Reuters

(Reuters)

Bank of England Leaves Key Interest Rate Unchanged

Markets Reuters

The Bank of England stepped up its warnings about the economic risks if Britain votes to leave the European Union, saying on Thursday that sterling could fall sharply and unemployment would probably rise.

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The central bank also cut Britain's growth forecast for this year to 2.0 percent from 2.2 percent in February, reflecting how uncertainty about next month's referendum is already weighing on the economy.

The Bank's rate setters - who voted unanimously to keep interest rates on hold - said households and companies were likely to hold off on spending and investment in the event of a vote for so-called Brexit on June 23.

Governor Mark Carney said the BoE would try to offset the potential hit to the economy but there were limits to what monetary policy could do.

"Monetary policy cannot immediately offset all the effects of a shock," he told a news conference.

British finance minister George Osborne, who has tried to focus voters on what a Brexit would mean for their incomes, said the BoE assessment was a "clear and unequivocal warning" that leaving the EU would be a "lose-lose situation for Britain."

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Sterling rose to a six-day high against the dollar after the rate decision, which poured cold water on talk that at least one policymaker may have voted in favor of a cut. Gilts were little changed after the announcement.

"Sterling is also likely to depreciate further, perhaps sharply. This combination of influences ... could lead to a materially lower path for growth and notably higher path for inflation," the BoE said in its latest economic forecasts.

British voters have faced a raft of reports from the government and international bodies in recent weeks warning of the dangers of leaving, and the International Monetary Fund is expected to weigh in again on Friday.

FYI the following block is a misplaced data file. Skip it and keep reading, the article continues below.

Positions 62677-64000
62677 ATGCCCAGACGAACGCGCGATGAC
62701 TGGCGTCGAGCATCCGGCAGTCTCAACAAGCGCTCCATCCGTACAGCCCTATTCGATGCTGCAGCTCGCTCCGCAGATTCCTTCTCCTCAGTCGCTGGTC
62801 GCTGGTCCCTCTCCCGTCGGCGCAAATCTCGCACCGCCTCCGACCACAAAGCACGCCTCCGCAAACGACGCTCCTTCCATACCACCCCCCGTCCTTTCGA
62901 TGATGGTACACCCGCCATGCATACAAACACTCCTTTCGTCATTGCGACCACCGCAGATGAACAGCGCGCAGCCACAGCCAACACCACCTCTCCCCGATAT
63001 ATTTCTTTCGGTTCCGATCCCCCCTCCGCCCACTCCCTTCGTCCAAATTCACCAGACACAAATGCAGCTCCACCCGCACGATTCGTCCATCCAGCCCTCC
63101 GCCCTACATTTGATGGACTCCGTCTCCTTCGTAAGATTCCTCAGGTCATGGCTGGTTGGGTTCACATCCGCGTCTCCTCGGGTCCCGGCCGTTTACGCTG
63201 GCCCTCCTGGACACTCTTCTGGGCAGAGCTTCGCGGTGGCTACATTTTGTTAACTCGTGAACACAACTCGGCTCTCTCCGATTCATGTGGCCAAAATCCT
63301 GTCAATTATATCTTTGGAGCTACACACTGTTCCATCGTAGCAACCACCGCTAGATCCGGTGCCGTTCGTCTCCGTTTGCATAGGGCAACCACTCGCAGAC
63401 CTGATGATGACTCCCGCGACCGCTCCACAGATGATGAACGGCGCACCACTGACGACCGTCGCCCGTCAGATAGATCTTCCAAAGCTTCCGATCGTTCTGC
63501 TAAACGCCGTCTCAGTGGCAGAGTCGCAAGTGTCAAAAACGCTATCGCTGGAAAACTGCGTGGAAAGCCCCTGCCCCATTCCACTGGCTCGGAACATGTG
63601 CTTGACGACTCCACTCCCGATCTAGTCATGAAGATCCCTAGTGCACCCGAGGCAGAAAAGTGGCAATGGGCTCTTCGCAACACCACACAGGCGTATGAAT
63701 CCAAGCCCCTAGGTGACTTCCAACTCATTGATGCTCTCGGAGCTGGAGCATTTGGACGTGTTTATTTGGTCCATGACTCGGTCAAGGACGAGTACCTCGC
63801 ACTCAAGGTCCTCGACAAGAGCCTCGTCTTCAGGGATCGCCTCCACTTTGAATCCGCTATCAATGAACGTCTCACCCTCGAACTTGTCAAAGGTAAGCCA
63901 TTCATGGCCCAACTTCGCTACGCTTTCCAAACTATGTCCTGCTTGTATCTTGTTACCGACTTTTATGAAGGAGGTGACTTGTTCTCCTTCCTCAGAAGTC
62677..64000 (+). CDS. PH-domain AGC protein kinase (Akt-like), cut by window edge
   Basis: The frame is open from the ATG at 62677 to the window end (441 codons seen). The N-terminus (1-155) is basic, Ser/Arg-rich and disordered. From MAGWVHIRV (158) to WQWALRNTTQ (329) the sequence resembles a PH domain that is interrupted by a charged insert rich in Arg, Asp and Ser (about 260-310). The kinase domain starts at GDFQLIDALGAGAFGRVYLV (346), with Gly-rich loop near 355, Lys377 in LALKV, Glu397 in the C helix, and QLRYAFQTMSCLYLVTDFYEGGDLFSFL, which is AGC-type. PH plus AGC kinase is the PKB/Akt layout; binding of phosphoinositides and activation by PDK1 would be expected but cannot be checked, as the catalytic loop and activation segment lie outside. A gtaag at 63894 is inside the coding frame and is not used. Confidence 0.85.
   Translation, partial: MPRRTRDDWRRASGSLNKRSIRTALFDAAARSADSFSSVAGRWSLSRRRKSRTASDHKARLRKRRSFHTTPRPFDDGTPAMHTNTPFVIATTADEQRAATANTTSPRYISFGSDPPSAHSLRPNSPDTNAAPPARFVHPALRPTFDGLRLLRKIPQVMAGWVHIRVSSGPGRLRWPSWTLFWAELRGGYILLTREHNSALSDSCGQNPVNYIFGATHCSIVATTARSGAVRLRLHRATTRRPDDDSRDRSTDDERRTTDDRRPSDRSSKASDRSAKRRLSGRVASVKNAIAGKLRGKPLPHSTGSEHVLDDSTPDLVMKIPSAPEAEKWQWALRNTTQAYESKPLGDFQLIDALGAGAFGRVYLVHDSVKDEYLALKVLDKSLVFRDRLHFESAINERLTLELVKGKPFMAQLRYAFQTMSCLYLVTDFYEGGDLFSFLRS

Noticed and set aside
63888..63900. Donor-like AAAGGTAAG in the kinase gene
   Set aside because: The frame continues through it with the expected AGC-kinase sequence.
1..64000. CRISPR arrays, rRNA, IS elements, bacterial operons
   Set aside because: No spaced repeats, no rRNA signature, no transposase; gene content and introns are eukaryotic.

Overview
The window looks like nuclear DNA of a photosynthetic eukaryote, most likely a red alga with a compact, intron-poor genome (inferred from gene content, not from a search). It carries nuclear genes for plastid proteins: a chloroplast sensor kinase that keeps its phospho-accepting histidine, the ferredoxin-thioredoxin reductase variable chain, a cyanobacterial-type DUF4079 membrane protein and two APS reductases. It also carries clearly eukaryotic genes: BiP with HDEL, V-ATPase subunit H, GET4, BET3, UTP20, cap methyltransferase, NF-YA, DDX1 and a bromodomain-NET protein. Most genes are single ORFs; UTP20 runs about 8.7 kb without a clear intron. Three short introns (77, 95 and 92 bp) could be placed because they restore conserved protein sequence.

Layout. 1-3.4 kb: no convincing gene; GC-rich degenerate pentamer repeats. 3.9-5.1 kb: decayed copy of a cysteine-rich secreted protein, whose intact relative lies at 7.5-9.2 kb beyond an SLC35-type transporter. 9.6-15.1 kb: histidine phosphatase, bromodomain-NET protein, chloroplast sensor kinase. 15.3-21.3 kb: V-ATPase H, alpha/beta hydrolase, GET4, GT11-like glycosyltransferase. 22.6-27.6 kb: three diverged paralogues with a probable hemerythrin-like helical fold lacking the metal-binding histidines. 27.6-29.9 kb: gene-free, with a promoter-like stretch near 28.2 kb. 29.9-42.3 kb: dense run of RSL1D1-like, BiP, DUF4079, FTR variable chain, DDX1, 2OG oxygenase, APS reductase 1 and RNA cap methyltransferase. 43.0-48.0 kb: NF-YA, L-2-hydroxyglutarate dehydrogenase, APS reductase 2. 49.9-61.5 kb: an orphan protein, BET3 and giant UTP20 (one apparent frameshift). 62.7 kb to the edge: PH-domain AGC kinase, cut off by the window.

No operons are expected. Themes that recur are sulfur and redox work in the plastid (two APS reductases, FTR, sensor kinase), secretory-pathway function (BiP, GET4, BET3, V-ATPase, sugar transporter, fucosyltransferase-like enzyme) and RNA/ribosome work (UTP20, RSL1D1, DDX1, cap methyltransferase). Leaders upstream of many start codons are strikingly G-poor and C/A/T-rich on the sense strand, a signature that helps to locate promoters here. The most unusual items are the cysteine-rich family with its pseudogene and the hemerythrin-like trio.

Supporters of Brexit argue Britain would benefit from less European regulation, and could strike better overseas trade deals on its own.

Opinion polls show voters believe the economy would fare better if Britain stays in the EU, but remain roughly evenly split on how they plan to cast their ballot.

Earlier this week, Britain's National Institute for Economic and Social Research (NIESR) -- whose former director Martin Weale sits on the BoE's rate-setting Monetary Policy Committee said sterling could slide 20 percent if Britain left the EU.

 

GROWTH DOWNGRADE

The central bank downgraded its forecasts for growth overall due to weaker productivity and higher household saving due to jitters about the general economic situation, rather than global weakness or a lasting effect from the EU referendum.

The BoE's main forecasts worked on the assumption that the country would vote to stay in the EU, and the only concession made to the referendum was to assume that around half the slide in sterling over the past six months was temporary.

The BoE forecast Britain's economy would grow 2.0 percent this year and 2.3 percent in 2017, down from forecasts of 2.2 percent and 2.4 percent in February.

In two years' time, inflation is forecast to reach a fraction over its 2 percent target, essentially unchanged from the forecast in February.

Since then, financial markets have pushed back their assumption on when interest rates will rise to early 2019 from late 2017, in part because they price in a risk of Britain leaving the EU. Most economists still expect the central bank to raise interest rates early next year if Britain stays in.

"The Bank stepped up its warnings about the potentially damaging impact of the UK leaving the EU," Chris Williamson, chief economist at Markit said, adding that the Bank recognizes that their updated projections carry "huge uncertainty."

"As such, growth would (be) weaker and inflation higher in the event of a UK exit."

As expected, the Bank of England's Monetary Policy Committee voted 9-0 to keep rates on hold at a record-low 0.5 percent this month, in line with economists' forecasts in a Reuters poll.

Some economists had seen an outside chance that a policymaker could vote to cut rates for the first time since 2009 due to signs of a renewed economic slowdown.

Last year the central bank started to lay the groundwork for a rate rise, but - as on previous occasions - it was forced to put its plans on hold.

(Writing by Ana Nicolaci da Costa; Editing by Hugh Lawson)